College Career Forum Offers Students Chance To Get Professional Advice Directly From Alums

March 26, 2013

A successful series of panel discussions in which University of Virginia graduates counseled current students on different career paths and professions is now streaming online.

The College Foundation Career Forum brings together alumni expert panelists from the College of Arts & Sciences to talk about their fields and offer advice to interested students.

Audio from this spring’s forums – which included talks on working in consulting, politics and government, finance, museum careers and entrepreneurial careers – is available on the U.Va. Career Services site.

“This gives students a sense of the range of careers in a given field and of the types of work people do in that discipline,” said Ken Kipps, director of administration for the College Foundation. “I find that in most of the panels, panelists are talking about where they work, what the atmosphere is like, and what it means for the relationship between their work life and personal life. Those sorts of insights are really helpful to students.”

The forums also offer an opportunity for students to hear both from established professionals and from recent graduates who can offer advice about strategies for conducting a job search, Kipps said.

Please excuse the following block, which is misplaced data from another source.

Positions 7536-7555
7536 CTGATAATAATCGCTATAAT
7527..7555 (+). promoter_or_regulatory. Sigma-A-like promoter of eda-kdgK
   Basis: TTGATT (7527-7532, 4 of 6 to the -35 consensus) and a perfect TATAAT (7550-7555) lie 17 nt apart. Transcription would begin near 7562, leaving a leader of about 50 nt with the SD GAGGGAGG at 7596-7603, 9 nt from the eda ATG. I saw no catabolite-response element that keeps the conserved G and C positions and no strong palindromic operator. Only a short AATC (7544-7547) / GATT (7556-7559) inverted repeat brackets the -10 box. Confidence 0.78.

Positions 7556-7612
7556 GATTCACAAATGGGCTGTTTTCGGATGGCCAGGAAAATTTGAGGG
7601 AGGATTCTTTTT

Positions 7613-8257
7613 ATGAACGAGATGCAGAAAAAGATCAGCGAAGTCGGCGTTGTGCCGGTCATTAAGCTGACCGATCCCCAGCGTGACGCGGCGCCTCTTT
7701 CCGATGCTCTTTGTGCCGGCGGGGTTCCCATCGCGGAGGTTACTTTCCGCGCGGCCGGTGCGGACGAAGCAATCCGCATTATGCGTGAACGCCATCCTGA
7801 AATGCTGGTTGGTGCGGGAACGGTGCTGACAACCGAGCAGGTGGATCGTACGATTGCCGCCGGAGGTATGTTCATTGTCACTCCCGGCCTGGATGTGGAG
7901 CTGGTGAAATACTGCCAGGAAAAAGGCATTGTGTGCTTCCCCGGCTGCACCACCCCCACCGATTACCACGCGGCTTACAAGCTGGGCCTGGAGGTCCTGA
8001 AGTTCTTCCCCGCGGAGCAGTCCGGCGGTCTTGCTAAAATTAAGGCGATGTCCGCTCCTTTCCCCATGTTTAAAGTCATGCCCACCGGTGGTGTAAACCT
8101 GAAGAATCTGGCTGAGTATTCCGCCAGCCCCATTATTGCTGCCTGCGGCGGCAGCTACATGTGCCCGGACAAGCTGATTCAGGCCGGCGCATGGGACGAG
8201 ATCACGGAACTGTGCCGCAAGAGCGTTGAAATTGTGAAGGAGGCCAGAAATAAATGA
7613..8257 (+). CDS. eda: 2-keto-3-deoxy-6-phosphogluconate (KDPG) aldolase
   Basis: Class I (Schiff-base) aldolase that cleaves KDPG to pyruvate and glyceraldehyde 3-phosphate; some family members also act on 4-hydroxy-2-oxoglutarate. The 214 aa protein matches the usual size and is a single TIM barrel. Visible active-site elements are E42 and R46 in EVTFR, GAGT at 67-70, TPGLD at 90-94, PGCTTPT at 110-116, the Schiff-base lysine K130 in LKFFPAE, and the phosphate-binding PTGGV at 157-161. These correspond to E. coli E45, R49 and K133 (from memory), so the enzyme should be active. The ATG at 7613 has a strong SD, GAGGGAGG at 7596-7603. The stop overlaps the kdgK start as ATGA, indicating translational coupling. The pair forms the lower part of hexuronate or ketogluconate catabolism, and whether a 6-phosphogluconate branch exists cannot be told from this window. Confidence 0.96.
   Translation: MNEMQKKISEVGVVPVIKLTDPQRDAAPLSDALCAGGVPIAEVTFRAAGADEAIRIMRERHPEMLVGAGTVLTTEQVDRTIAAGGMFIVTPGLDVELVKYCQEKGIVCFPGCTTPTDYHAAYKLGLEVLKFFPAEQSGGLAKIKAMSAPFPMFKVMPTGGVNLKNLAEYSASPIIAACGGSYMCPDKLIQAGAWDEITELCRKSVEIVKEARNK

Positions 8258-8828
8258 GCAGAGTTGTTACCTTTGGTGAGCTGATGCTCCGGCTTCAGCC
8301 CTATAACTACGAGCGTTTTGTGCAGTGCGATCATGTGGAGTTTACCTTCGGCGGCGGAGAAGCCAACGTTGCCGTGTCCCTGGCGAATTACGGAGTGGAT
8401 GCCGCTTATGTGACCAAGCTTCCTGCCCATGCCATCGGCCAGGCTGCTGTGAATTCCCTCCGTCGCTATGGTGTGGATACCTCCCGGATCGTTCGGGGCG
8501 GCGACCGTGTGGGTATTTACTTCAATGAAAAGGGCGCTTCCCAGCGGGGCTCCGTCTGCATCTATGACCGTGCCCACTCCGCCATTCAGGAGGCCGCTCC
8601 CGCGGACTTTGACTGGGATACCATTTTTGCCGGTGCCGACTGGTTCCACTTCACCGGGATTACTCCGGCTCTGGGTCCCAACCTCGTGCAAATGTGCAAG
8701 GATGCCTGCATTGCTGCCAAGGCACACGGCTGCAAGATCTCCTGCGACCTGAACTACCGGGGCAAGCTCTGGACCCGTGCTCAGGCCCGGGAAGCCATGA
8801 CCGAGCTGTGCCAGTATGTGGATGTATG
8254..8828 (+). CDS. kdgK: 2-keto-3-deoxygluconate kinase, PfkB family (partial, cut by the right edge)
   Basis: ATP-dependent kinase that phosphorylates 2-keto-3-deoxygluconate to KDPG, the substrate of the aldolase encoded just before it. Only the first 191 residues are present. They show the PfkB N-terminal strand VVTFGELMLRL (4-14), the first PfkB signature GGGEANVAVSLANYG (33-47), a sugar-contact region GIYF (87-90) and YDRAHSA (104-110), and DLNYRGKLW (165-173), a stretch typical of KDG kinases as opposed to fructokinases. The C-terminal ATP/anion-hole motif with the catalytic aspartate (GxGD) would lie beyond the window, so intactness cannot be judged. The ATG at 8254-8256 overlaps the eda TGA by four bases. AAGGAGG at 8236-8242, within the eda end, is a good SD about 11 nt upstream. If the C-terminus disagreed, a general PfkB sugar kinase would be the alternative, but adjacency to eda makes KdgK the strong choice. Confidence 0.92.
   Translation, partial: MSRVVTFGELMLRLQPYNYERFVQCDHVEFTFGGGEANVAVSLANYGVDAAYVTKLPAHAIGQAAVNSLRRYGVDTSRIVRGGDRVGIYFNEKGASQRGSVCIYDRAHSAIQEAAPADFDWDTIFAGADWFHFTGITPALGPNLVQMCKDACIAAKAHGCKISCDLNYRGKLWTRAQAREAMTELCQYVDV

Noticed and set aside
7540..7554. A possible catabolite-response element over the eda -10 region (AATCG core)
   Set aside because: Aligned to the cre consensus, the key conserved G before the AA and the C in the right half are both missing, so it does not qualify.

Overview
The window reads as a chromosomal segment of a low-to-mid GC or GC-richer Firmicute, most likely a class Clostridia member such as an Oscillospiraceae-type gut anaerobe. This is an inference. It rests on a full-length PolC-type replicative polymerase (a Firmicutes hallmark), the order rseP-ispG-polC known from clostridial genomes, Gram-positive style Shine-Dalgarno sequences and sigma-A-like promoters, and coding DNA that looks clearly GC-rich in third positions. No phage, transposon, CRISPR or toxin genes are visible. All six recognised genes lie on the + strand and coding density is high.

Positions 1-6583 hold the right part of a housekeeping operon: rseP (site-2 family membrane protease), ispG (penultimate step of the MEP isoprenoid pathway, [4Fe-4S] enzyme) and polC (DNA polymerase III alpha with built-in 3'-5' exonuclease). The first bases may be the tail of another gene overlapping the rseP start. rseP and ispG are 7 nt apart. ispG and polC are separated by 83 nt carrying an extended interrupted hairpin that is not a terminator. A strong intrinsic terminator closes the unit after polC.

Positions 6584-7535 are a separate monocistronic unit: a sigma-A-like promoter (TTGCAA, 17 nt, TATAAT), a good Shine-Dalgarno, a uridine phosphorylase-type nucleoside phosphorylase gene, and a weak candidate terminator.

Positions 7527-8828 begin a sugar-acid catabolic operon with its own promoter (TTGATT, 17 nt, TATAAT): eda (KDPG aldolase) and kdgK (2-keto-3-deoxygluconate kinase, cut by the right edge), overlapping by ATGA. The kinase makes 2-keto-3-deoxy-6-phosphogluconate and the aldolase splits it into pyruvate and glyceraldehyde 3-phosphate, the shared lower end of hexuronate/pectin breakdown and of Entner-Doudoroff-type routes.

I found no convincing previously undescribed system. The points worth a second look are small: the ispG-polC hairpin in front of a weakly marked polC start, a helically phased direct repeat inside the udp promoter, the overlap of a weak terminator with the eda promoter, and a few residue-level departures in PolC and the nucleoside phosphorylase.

Lisa Gardner, who graduated from the College in 1979 with a degree in German, is a College Foundation trustee who chairs its Career Advisory Committee. She said the career forums are a chance for students to gain valuable insight from alums, but that they are also valuable experiences for the alumni panelists.

“From the alumni’s perspective, what they enjoy doing is meeting the students, talking with them and being able to share about their careers,” Gardner said.

For students, especially those in the liberal arts, identifying and pursuing professional interests can be a daunting task, she said. Hearing advice from alumni on what sorts of internships or experiences to pursue to prepare for a given field can be helpful for future job searches, she said.

“One panel that I sat in on, the alumni talked about the importance of having experience to point to when trying to secure a job, and they gave what I thought were really great suggestions. It wasn’t just about getting an internship, but also about attending professional workshops held by associations for that particular field and gaining experience that way,” Gardner said.

The discussions also show that alumni can be a source of valuable professional advice and counsel to undergraduate University students and a supplement to resources made available through the Career Services office and elsewhere on Grounds, Kipps said.  

This year, the five panel discussions were spread out from Jan. 29 to Feb. 28, as opposed to being consolidated into one day as in years past. The typical format was about 45 minutes of question-and-answer, and then 15 to 20 minutes in which students could approach panelists directly, Kipps said. The events drew about 150 total student participants.

“I think the alumni really like giving back, and they are really excited to talk to students,” Gardner said. “And I think sometimes students don’t fully realize this, but our alums really want to help.”

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